I try to live a life that has the least himsa within it. A life that encourages knowledge. A life that might not always answer every question, but one that can still try; because, why not try to understand everything?

Now in 8th grade I figured out exactly why 43


we cannot eat root vegetables. I should say, right then and there I gave up all root vegetables! Unfortunately, that was a big no; between school, travel, and lifestyle I could not give up everything our religion said is against our diet. While many might say these are simply excuses, I reason with myself with the idea that I live practicing our principles. Our principles, beyond ahimsa include Dharshan (vision), Gyan (knowledge), and Charitra (conduct). My reasoning is although I cannot follow the lifestyle of Jainism to the T, I can try my best to practice our principles.

“

The idea is that while I do not follow every single rule, I follow the ones that I can to the best of my ability.

By having the right vision, right knowledge, and right conduct, I can still practice Jainism without feeling restricted. The idea is that while I do not follow every single rule, I follow the ones that I can to the best of my ability. I try to live a life that has the least himsa within it. A life that encourages knowledge. A life that might not always answer every question, but one that can still try; because, why not try to understand everything?

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How to Say No Without Looking Like a Jerk

Jamie Shah

Generally, a negotiation is all about “Getting to Yes”: It is about cooperation, collaboration and finding opportunities to create a winwin situation. However, I don’t think that “Getting to Yes” is the hard part. What is actually difficult is saying, “No.” Saying, “No” makes you look and feel like the bad guy: someone who is uncooperative and difficult. However, every day we are confronted with situations where we have to analyze the costs and benefits of sacrificing our own happiness to satisfy that of others. Wouldn’t it be nice to be able to say no with confidence to the unfulfilling obligations (no matter how big or small) in your life? I’m here to share three tips to make it easier for you to say no so you can spend a little more time doing things that make you happier: 45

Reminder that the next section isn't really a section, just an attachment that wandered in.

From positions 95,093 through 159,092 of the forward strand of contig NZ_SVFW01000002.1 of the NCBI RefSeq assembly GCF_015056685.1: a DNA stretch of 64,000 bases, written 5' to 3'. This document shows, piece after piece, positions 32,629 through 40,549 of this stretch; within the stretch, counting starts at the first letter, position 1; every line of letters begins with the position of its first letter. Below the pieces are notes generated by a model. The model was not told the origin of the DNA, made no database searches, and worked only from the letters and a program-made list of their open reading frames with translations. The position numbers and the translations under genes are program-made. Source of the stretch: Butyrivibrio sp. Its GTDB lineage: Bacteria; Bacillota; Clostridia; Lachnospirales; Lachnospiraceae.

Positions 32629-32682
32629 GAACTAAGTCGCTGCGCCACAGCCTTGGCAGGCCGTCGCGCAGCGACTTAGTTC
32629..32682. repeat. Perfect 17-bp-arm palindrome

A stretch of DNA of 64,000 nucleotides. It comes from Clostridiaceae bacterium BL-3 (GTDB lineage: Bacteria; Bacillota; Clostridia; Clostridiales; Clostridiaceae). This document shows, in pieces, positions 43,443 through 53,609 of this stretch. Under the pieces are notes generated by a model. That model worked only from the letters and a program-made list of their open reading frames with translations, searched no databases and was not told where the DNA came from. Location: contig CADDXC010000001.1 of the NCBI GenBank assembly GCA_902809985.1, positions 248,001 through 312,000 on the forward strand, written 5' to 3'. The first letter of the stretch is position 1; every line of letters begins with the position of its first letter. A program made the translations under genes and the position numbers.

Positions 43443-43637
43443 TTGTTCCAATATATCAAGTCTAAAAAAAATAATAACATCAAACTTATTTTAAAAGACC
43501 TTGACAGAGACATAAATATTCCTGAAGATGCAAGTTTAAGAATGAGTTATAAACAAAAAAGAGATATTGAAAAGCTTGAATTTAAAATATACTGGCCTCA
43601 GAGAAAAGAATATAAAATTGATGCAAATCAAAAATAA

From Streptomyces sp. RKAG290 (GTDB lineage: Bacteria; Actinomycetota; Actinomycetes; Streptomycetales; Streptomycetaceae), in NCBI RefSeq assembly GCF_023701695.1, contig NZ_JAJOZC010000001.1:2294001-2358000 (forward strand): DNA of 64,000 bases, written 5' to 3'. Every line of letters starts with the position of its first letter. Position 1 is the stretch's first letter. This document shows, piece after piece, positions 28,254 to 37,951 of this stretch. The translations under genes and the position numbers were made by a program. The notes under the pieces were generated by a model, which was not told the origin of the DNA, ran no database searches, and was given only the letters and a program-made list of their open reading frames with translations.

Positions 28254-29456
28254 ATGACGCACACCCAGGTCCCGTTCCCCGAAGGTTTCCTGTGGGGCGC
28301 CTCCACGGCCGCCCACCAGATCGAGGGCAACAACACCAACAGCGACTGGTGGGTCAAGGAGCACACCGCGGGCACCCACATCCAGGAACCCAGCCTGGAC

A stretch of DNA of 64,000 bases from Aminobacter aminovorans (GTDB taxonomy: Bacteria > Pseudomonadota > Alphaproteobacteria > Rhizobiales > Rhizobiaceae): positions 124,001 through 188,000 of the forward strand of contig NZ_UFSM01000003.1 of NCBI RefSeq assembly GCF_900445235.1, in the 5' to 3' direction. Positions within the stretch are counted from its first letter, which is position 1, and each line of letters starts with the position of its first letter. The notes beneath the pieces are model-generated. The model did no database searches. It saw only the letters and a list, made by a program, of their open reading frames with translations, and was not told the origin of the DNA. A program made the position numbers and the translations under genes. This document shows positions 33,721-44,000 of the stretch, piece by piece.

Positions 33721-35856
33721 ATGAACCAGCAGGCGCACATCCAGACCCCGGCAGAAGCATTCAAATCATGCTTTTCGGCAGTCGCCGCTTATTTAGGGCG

(1) Don’t Say Yes in the First Place In the words of Leonardo Da Vinci, “It is easier to resist in the beginning than in the end.” Don’t let yourself procrastinate and think that you will be able to say no to a prior commitment at a later time. We often get caught up not wanting to let the other party down by initially committing with the full intention of backing out later. However, the longer you wait to cancel, the more the person is depending on you to follow through on your commitment. I’ve learned there is a direct relationship between the longer you wait and the more you look like a jerk: as time towards the commitment increases, your jerk factor increases. Moreover, the longer you wait, the guiltier you feel to cancel, making it more difficult to follow through on your initial intent.


(2) My Way or the Highway Technique The “My Way or the Highway Technique” involves saying yes, but using caveats to make the commitment work on your own terms. For example, if a friend would like to meet for dinner, choose to meet at a place that is convenient to you or at a restaurant you enjoy. If you’re like me, you’ll say, “Yes, let’s meet at my favorite restaurant, Taco Bell!” This way you are also making the commitment work for you. (3) Give a Reason People love reasons. Having an answer to a question fulfills a basic human need as we are always looking for reasons to questions that have no answer: Why is the sky blue? Why is the grass green? In a study conducted at Harvard University (Langer, 1978), a researcher asked a small favor of people waiting in line to use the library photocopier. The favor was asked in two ways: Version 1 (Providing a Reason): Excuse me, I have five pages, may I

In the words of Leonardo Da Vinci, “It is easier to resist in the beginning than in the end.” Don’t let yourself procrastinate and think that you will be able to say no to a prior commitment at a later time.